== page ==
The Mercado Rastro de Ferrería is today a much-reduced version of the old, and enormous, stockyards that provided butchered meat products to much of the City for generations. It’s still a very meat-oriented market. For some guests to some of the events at the neighboring Mexico City Arena it can mean a very hearty pre-event celebration.
Today the old stockyards and meat-processing areas are mostly gone. They’re, in part, well-remembered for the architectural work done here by José Villagrán García. He’s likely the most influential architect of 20th-century Mexico City, if not Mexico. He’s also remembered for having worked on the Mercado de San Cosme among other Mexico City projects.
Construction on the project to expand the processing and distribution center began in 1954. Operations began in 1955. The cold storage building and the main access are luckily mostly preserved. The saw-toothed roof is likely the most distinguishing feature. But the loading-dock area with its inclined columns is also still visible. Much of these remaining buildings are protected by the National Fine Arts and Literature Institute (INBAL). That’s in no small part because of the fame of the architect, and the historical relevance of the entire area.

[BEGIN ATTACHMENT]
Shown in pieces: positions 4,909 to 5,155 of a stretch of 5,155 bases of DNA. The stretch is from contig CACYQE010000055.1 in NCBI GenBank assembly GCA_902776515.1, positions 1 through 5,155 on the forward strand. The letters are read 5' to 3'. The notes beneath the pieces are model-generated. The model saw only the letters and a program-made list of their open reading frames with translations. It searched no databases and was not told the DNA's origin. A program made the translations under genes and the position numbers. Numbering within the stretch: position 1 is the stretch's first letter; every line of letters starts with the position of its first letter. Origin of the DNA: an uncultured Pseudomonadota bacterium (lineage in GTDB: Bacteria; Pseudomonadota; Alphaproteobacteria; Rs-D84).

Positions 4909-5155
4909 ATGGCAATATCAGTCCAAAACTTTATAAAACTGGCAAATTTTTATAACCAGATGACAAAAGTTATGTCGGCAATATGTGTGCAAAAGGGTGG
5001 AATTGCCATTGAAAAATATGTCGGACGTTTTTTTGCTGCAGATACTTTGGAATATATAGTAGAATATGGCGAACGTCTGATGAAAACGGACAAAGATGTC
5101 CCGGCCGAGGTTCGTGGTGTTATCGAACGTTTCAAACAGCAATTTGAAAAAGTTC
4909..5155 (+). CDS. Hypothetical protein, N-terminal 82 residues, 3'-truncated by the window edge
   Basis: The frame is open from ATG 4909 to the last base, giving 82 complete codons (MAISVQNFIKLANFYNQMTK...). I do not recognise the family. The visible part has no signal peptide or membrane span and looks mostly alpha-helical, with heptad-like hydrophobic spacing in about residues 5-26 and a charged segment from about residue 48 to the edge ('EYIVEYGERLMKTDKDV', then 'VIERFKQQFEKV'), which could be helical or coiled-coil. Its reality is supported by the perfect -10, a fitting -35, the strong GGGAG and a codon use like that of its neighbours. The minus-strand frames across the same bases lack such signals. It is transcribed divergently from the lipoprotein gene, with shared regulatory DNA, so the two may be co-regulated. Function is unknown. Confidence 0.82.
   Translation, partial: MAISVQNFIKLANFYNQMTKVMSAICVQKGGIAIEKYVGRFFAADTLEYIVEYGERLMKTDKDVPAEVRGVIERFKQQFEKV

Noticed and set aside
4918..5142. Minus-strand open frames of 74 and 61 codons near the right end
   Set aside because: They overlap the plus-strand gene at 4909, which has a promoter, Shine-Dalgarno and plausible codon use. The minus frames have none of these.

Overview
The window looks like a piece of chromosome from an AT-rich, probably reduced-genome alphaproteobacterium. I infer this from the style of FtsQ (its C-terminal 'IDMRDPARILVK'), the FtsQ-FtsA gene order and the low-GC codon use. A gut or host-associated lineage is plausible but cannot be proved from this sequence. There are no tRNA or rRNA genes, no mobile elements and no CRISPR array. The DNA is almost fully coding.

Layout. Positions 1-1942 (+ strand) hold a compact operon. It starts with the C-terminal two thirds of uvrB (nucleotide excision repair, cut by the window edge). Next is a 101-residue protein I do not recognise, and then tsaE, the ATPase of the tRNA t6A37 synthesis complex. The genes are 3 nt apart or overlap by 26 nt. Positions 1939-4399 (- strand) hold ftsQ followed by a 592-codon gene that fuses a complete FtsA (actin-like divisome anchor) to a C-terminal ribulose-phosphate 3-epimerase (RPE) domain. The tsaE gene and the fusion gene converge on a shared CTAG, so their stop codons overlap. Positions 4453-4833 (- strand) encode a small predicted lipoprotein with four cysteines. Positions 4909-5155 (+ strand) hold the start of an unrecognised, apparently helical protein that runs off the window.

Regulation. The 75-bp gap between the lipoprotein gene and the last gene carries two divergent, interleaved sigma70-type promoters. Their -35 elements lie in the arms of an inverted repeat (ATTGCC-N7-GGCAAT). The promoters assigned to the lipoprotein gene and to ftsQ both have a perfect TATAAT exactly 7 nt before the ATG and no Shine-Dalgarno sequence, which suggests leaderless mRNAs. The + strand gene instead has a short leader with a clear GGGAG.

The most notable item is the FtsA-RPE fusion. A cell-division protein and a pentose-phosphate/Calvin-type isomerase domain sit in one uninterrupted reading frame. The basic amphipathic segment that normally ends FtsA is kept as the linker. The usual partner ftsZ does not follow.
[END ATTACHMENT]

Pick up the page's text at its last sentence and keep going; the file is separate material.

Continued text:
For those on their way into the Arena, it’s still a terrific place for lunch. Carnes Kenia, who’ve lent the photo above, are among a gamut of great dealers you’ll find inside. The emphasis here is still very much on butcher cuts, and barbecue, among other meaty dishes. As the Mercado Rastro de Ferrería is quite close to the Metro Ferrería Arena Ciudad de Mexico, there’s a bit more of the history of the site in the entry for the Metro station.